The geographical-character definition of geotourism was heavily influenced by the National Geographic Society, which defines geotourism as tourism that sustains or enhances the geographical character of a place – its environment, culture, aesthetics, heritage, and the well-being of its residents. The concept of Geographical sustainable tourism with coining of the word geotourism, was introduced publicly in the USA in a 2002 report by the Travel Industry Association of America (as of 2009 this organization adapted name to U.S. Travel Association) and National Geographic Traveler magazine.[5] National Geographic senior editor Jonathan B. Tourtellot and his wife, Sally Bensusen, coined the term in 1997 in response to requests for a term and concept more encompassing than ecotourism and sustainable tourism.[6]

So National Geographic 's Geotourism(NGG-tourism program) is "best practice" tourism that sustains, or even enhances, the geographical character of a place, such as its culture, environment, heritage, and the well-being of its residents.

National Geographic 's Geotourism program incorporates sustainability principles, but in addition to the do-no-harm ethic focuses on the place as a whole. The idea of enhancement allows for development based on character of place, rather than standardized international branding, and generic architecture, food, and so on.

National Geographic Geotourism Charter[edit]

National Geographic Society has also drawn up a "Geotourism Charter" based on 13 principles:[7]

  1. Integrity of place: Enhance geographical character by developing and improving it in ways distinctive to the local, reflective of its natural and cultural heritage, so as to encourage market differentiation and cultural pride.
  2. International codes: Adhere to the principles embodied in the World Tourism Organization’s Global Code of Ethics for Tourism and the Principles of the Cultural Tourism Charter established by the International Council on Monuments and Sites (ICOMOS).
  3. Market selectivity: Encourage growth in tourism market segments most likely to appreciate, respect, and disseminate information about the distinctive assets of the locale.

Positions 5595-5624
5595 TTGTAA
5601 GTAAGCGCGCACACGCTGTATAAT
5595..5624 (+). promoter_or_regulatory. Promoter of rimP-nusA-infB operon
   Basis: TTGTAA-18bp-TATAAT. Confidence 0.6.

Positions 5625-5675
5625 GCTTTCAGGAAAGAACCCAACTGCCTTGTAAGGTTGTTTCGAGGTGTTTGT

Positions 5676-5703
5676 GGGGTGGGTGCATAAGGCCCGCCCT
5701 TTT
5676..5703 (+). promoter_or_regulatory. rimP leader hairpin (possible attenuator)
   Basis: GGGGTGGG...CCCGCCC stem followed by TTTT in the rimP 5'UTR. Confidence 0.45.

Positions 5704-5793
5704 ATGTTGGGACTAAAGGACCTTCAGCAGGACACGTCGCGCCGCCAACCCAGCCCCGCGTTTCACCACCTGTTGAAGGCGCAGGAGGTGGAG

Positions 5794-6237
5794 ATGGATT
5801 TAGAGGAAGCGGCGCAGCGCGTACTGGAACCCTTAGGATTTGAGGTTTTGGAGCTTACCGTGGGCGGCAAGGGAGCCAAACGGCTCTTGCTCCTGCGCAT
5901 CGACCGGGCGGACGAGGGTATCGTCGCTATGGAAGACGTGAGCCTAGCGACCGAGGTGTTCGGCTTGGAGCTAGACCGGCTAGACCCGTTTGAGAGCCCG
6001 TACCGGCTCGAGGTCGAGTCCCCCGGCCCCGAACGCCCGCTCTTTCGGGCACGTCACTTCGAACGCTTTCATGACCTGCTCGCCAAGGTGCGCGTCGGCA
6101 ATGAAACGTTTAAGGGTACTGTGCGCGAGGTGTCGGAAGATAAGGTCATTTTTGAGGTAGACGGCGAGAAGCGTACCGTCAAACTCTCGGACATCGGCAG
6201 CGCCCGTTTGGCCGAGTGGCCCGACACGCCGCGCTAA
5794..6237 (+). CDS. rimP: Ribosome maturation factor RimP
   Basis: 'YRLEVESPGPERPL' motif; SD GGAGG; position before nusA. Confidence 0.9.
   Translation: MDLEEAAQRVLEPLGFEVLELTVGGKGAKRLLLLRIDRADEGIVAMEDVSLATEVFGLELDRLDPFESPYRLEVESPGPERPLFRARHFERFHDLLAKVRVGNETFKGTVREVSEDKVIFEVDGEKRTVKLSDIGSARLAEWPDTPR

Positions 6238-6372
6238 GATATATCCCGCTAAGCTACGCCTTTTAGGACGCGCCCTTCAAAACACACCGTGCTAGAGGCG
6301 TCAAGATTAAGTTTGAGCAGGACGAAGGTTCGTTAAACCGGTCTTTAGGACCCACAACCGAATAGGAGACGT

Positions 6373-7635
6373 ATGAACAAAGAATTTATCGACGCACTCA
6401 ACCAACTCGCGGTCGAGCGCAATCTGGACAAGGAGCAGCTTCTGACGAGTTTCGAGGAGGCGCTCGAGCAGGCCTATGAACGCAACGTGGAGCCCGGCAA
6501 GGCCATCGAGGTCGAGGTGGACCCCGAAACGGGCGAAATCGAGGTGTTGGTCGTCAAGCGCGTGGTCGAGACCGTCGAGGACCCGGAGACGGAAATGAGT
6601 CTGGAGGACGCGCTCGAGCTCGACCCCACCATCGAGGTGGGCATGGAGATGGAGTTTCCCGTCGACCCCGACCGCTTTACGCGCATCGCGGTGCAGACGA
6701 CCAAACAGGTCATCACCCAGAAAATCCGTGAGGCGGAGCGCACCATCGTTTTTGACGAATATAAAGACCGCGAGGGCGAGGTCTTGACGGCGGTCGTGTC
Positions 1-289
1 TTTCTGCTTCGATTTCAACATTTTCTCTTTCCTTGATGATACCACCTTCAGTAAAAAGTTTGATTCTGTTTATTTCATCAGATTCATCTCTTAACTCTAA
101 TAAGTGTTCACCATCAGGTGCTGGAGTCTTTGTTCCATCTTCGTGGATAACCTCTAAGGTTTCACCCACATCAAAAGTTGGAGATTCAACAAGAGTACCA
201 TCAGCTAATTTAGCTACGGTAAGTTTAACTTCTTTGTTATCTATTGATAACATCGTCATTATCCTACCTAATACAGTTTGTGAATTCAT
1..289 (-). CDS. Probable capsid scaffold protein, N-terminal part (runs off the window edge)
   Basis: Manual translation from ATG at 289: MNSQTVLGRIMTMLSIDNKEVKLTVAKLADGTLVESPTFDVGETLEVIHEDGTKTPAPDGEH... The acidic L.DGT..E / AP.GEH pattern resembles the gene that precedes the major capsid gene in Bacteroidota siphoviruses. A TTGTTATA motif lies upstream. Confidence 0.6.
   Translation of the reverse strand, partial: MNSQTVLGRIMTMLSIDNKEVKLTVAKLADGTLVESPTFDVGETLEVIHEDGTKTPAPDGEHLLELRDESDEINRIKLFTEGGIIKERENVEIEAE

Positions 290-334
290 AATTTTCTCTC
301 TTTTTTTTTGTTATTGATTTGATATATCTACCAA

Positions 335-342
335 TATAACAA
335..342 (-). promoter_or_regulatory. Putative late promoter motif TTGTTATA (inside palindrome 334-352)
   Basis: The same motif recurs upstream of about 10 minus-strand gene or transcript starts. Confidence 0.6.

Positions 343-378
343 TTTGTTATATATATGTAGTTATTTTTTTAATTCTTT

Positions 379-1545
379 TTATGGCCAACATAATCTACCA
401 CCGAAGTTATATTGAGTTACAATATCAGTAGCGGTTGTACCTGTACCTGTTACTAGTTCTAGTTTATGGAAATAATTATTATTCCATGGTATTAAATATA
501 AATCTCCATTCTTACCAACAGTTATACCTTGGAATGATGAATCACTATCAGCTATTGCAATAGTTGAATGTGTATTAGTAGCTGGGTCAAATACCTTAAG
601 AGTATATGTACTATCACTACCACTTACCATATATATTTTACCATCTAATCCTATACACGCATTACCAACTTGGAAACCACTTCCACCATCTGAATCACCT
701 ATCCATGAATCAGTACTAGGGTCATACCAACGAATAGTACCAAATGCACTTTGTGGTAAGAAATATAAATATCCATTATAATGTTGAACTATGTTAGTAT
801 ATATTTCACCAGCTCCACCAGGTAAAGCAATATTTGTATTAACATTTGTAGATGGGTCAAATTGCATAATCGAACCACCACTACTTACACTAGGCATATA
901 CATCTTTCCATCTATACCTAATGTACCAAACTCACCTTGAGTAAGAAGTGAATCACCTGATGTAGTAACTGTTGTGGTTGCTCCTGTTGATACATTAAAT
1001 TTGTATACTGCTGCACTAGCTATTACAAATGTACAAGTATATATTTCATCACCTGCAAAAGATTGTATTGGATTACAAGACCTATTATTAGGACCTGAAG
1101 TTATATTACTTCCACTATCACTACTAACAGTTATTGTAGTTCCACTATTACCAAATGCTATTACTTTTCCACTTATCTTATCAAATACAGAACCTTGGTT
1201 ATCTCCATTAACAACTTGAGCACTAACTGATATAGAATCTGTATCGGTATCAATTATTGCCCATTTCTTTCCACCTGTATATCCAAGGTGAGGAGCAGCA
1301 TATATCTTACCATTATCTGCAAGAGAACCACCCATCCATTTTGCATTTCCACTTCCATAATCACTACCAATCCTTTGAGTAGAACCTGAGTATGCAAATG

4. Market diversity: Encourage a full range of appropriate food and lodging facilities, so as to appeal to the entire demographic spectrum of the geotourism market and so maximize economic resiliency over both the short and long term.
  5. Tourist satisfaction: Ensure that satisfied, excited geotourists bring new vacation stories home and encourage friends to experience the same thing, thus providing continuing demand for the destination.
  6. Community involvement: Base tourism on community resources to the extent possible, encouraging local small businesses and civic groups to build partnerships to promote and provide a distinctive, honest visitor experience and market their locales effectively. Help businesses develop approaches to tourism that build on the area’s nature, history and culture, including food and drink, artisanry, performance arts, etc.
  7. Community benefit: Encourage micro- to medium-size enterprises and tourism business strategies that emphasize economic and social benefits to involved communities, especially poverty alleviation, with clear communication of the destination stewardship policies required to maintain those benefits.
  8. Protection and enhancement of destination appeal: Encourage businesses to sustain natural habitats, heritage sites, aesthetic appeal, and local culture. Prevent degradation by keeping volumes of tourists within maximum acceptable limits. Seek business models that can operate profitably within those limits. Use persuasion, incentives, and legal enforcement as needed.